Cumberland School of Law Professor Johnson Named Magistrate Judge

Published on August 2, 2017 by William Nunnelley  
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Herman N. “Rusty” Johnson Jr., a professor in Samford University’s Cumberland School of Law and experienced litigator, has been named the newest magistrate judge for the United States District Court for the Northern District of Alabama. Johnson started his new position in June after being selected by the court’s district judges. He replaces Magistrate Judge Harwell G. Davis III, who retired from the bench. Johnson will be located in the Huntsville federal courthouse.

Johnson began his position at Cumberland School of Law in 2010. His teaching and research interests were civil rights, civil procedure, employment law, equitable remedies, evidence and complex litigation, and federal courts.

Prior to joining the law faculty, he served as a member and associate attorney from 2001 to 2009 for Wiggins, Childs, Quinn & Pantazis LLC, a firm with offices in Birmingham and Washington, D.C. At the firm, Johnson represented litigants primarily in class and collective actions, with particular emphasis on wage and hour, employment discrimination, the Employee Retiree Income Security Act (ERISA) and international human rights litigation.

Before his private legal practice, Johnson served as a judicial law clerk for Judge Martha Craig Daughtrey of the U.S. Court of Appeals for the Sixth Circuit from 2000 to 2001, and Judge Myron H. Thompson of the U.S. District Court for the Middle District of Alabama from 1999 to 2000.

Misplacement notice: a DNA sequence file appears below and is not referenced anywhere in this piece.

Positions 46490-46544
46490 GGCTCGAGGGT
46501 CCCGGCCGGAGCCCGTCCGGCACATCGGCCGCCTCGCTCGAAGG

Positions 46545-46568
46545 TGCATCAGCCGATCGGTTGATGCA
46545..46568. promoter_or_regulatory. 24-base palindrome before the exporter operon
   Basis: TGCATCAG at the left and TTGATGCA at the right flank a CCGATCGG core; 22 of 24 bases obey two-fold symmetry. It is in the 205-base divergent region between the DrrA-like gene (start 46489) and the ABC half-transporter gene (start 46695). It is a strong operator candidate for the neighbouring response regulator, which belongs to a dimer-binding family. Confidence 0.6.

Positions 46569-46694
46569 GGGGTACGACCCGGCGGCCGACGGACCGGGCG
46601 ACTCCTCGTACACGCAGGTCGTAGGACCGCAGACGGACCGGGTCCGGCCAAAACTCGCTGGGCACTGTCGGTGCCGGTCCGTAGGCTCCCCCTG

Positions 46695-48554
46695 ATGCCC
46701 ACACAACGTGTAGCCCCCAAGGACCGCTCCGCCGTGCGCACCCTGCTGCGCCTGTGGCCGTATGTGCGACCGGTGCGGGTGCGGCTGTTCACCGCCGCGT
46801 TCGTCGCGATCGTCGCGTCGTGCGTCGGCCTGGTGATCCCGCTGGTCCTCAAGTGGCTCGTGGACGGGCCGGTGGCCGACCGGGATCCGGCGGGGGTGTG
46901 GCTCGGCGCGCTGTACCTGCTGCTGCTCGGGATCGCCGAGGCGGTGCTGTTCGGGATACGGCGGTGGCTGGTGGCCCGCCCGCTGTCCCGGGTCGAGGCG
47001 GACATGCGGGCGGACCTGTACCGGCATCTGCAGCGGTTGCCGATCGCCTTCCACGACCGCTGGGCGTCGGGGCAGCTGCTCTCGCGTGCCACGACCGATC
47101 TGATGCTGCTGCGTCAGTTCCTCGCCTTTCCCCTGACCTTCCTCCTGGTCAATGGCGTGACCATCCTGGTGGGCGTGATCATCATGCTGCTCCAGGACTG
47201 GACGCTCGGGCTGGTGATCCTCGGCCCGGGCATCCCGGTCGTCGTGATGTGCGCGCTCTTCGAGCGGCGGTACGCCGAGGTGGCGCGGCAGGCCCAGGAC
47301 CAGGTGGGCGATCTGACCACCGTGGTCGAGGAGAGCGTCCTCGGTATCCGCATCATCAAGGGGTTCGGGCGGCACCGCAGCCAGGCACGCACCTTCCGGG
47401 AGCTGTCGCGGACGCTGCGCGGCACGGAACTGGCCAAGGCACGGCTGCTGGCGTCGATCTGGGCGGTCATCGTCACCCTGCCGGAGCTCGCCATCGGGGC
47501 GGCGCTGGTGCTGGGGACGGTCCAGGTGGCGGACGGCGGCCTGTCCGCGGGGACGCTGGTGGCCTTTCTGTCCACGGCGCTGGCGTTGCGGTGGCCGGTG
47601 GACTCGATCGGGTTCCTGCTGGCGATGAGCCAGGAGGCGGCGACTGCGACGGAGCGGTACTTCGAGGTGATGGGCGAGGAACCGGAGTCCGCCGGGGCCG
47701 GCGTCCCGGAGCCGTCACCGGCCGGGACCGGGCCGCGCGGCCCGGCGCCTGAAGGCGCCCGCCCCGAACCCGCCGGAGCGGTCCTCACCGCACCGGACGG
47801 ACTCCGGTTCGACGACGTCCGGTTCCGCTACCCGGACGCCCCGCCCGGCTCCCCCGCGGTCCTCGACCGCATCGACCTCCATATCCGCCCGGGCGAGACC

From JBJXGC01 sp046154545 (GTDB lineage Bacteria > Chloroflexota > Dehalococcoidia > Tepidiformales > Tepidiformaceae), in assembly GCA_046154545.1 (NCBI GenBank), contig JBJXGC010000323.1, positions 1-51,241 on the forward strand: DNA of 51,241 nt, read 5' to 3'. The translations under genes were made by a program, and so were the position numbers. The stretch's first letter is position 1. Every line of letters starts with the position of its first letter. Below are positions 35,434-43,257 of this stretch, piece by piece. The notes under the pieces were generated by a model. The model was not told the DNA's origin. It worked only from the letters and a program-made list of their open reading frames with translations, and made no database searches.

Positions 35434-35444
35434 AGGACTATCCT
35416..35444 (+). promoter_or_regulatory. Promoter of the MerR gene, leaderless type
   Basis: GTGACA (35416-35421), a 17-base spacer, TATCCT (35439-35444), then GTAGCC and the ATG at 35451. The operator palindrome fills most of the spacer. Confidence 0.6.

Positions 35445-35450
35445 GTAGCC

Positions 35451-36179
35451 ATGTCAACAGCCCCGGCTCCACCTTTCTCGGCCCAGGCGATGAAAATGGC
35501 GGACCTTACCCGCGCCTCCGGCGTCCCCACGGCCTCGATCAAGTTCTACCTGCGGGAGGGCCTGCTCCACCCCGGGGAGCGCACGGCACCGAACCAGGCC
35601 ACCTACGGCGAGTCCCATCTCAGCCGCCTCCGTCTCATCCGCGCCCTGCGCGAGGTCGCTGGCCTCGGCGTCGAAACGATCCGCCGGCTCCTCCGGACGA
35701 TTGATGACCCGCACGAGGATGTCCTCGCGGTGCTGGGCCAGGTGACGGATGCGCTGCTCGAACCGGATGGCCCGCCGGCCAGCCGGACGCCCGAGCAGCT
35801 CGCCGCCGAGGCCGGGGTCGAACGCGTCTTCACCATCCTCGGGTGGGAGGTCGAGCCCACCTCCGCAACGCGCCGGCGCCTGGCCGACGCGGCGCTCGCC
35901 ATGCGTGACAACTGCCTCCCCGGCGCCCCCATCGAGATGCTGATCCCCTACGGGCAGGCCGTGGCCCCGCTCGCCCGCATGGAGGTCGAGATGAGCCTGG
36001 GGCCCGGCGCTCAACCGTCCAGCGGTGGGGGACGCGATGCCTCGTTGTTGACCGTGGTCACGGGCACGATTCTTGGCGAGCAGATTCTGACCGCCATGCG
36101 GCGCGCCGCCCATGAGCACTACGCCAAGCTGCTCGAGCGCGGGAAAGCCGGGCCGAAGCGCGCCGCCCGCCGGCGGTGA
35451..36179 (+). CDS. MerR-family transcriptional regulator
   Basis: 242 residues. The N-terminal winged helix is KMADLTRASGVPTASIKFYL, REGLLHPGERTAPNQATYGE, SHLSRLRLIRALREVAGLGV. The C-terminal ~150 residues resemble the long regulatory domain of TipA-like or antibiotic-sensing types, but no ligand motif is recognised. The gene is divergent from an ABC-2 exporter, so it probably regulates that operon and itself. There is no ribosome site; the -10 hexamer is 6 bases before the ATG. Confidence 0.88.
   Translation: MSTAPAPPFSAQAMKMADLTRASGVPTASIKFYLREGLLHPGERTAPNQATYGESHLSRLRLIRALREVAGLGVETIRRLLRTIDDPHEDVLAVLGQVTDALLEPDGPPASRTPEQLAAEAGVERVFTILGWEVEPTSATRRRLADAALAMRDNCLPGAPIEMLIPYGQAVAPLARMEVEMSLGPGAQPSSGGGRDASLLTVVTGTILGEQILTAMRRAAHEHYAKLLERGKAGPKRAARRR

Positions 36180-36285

He earned a Juris Doctor and Master of International Affairs from Columbia University in 1999, and a Bachelor of Arts in economics from Duke University in 1991. In between his studies at Duke and Columbia, Johnson served as a Peace Corps Volunteer in Mali, West Africa, from 1991 to 1993, and as an AmeriCorps volunteer from 1994 to 1995. He is a native of Blackville, South Carolina.

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ABOUT SAMFORD UNIVERSITY -- Samford University is a premier nationally ranked private university deeply rooted in its Christian mission. Founded in 1841, Samford is the 87th oldest institution of higher education in the United States. U.S. News & World Report ranks Samford 3rd among regional universities in the South. Samford enrolls 5,509 students from 45 states, the District of Columbia and 29 other countries in its 10 academic units: arts, arts and sciences, business, divinity, education, health professions, law, nursing, pharmacy, and public health. Samford also fields 17 NCAA Division I teams that compete in the tradition-rich Southern Conference.